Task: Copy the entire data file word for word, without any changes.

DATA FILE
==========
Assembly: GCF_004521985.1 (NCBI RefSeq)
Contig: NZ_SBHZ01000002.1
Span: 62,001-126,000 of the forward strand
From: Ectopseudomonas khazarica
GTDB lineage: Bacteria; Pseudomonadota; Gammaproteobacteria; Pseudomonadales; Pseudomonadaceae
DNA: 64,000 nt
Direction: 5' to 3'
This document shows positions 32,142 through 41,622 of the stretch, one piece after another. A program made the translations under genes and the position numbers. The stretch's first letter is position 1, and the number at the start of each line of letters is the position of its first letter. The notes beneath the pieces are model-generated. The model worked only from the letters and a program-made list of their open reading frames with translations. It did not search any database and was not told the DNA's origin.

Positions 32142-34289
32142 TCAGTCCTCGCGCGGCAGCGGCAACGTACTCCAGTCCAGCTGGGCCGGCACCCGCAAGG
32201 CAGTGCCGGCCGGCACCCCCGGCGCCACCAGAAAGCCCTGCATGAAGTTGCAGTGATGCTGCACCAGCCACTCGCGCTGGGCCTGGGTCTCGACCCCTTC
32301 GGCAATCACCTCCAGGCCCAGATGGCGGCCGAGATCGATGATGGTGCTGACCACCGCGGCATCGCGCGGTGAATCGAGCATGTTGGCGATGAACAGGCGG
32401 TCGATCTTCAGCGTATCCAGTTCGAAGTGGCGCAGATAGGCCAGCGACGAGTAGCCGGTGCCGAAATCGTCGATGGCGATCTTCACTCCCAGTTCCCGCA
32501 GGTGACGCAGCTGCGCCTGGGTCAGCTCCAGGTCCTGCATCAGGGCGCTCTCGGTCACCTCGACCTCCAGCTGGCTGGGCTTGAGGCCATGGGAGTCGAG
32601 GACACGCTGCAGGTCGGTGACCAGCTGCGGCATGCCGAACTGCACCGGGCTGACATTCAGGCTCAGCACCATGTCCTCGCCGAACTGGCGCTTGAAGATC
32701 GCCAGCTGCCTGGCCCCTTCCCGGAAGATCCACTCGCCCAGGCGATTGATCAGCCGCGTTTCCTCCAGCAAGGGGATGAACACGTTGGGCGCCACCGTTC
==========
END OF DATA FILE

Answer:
Assembly: GCF_004521985.1 (NCBI RefSeq)
Contig: NZ_SBHZ01000002.1
Span: 62,001-126,000 of the forward strand
From: Ectopseudomonas khazarica
GTDB lineage: Bacteria; Pseudomonadota; Gammaproteobacteria; Pseudomonadales; Pseudomonadaceae
DNA: 64,000 nt
Direction: 5' to 3'
This document shows positions 32,142 through 41,622 of the stretch, one piece after another. A program made the translations under genes and the position numbers. The stretch's first letter is position 1, and the number at the start of each line of letters is the position of its first letter. The notes beneath the pieces are model-generated. The model worked only from the letters and a program-made list of their open reading frames with translations. It did not search any database and was not told the DNA's origin.

Positions 32142-34289
32142 TCAGTCCTCGCGCGGCAGCGGCAACGTACTCCAGTCCAGCTGGGCCGGCACCCGCAAGG
32201 CAGTGCCGGCCGGCACCCCCGGCGCCACCAGAAAGCCCTGCATGAAGTTGCAGTGATGCTGCACCAGCCACTCGCGCTGGGCCTGGGTCTCGACCCCTTC
32301 GGCAATCACCTCCAGGCCCAGATGGCGGCCGAGATCGATGATGGTGCTGACCACCGCGGCATCGCGCGGTGAATCGAGCATGTTGGCGATGAACAGGCGG
32401 TCGATCTTCAGCGTATCCAGTTCGAAGTGGCGCAGATAGGCCAGCGACGAGTAGCCGGTGCCGAAATCGTCGATGGCGATCTTCACTCCCAGTTCCCGCA
32501 GGTGACGCAGCTGCGCCTGGGTCAGCTCCAGGTCCTGCATCAGGGCGCTCTCGGTCACCTCGACCTCCAGCTGGCTGGGCTTGAGGCCATGGGAGTCGAG
32601 GACACGCTGCAGGTCGGTGACCAGCTGCGGCATGCCGAACTGCACCGGGCTGACATTCAGGCTCAGCACCATGTCCTCGCCGAACTGGCGCTTGAAGATC
32701 GCCAGCTGCCTGGCCCCTTCCCGGAAGATCCACTCGCCCAGGCGATTGATCAGCCGCGTTTCCTCCAGCAAGGGGATGAACACGTTGGGCGCCACCGTTC